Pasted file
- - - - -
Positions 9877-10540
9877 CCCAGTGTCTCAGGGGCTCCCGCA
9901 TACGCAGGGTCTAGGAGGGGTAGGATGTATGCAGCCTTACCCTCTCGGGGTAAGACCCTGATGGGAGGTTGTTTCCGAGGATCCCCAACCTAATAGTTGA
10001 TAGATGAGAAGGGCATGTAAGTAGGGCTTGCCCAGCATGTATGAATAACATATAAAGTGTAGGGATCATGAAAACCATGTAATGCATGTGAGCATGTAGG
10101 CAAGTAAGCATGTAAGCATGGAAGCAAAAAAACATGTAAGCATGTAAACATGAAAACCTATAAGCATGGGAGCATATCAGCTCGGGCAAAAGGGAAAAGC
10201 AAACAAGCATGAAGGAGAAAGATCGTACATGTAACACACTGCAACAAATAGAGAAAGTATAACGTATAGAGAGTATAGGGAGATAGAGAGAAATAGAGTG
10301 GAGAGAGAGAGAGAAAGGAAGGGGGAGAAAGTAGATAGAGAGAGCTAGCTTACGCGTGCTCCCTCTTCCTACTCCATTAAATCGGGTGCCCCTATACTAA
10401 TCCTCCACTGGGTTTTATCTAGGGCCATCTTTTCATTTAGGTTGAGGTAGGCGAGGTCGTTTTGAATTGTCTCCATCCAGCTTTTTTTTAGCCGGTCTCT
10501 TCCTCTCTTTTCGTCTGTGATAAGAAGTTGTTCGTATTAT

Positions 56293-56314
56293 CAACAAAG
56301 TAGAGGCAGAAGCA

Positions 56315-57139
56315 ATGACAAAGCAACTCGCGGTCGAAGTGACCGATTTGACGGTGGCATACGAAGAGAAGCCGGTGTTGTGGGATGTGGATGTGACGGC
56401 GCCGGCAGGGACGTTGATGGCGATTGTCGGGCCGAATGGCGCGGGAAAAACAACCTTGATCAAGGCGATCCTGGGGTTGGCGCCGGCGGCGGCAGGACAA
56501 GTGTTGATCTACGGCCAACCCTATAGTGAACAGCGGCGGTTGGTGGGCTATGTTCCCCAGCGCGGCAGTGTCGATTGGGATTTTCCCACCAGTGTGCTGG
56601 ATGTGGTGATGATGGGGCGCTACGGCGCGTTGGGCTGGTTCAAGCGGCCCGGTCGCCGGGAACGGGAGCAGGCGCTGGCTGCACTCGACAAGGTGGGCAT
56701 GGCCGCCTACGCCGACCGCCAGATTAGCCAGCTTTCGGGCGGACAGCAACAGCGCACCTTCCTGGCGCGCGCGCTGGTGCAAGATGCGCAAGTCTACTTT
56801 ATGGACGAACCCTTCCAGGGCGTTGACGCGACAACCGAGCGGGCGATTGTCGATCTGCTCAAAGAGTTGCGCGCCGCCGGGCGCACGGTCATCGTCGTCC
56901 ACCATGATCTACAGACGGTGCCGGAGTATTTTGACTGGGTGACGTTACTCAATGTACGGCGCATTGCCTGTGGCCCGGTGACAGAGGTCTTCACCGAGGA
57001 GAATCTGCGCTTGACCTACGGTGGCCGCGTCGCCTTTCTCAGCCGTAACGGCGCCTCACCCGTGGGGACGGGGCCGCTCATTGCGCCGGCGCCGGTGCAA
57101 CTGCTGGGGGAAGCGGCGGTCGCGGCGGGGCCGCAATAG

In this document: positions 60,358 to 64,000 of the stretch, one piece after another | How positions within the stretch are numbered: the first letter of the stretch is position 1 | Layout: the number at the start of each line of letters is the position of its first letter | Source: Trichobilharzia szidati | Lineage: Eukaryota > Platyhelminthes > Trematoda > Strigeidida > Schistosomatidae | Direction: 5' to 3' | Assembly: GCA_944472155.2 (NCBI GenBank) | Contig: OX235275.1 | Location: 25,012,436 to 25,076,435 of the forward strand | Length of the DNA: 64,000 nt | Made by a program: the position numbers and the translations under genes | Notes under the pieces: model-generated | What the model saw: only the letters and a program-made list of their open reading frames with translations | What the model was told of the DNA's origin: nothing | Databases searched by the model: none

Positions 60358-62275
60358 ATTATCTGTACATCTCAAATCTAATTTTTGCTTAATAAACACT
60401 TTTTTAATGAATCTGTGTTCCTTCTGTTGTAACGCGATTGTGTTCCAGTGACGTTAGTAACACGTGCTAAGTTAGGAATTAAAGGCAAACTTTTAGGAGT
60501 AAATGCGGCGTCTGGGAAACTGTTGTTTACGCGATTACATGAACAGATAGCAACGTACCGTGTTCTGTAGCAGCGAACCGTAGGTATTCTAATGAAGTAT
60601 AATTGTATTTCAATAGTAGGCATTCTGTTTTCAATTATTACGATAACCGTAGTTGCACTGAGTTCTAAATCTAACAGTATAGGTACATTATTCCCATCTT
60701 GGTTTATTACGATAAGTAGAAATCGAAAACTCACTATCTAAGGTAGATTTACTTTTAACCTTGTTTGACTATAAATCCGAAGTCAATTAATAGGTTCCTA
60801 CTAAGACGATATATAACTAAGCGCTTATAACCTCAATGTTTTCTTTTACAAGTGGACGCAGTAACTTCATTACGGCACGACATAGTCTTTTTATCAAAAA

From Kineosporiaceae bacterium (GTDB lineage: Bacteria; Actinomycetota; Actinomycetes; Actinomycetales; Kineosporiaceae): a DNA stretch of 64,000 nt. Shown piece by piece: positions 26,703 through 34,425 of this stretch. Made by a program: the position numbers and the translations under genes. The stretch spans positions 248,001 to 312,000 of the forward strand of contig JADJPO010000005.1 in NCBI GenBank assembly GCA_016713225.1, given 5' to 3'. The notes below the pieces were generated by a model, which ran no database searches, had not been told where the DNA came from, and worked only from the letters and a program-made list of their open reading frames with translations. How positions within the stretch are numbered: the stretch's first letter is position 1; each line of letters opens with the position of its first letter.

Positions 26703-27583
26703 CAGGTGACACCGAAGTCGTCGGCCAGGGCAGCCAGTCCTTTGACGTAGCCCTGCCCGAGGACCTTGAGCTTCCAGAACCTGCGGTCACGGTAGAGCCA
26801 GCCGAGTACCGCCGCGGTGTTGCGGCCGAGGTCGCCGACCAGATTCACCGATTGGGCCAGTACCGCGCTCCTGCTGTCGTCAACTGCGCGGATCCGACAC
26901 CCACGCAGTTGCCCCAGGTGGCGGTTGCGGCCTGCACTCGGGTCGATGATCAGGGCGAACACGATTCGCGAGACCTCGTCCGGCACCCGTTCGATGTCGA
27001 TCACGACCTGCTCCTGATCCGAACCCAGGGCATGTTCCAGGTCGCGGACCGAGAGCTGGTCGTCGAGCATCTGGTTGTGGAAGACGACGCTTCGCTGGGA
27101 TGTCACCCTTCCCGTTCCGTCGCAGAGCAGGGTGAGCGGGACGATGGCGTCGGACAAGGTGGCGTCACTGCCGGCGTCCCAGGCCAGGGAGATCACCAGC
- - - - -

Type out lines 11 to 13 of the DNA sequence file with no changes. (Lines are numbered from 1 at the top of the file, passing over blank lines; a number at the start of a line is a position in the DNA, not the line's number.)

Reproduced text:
56293 CAACAAAG
56301 TAGAGGCAGAAGCA

Positions 56315-57139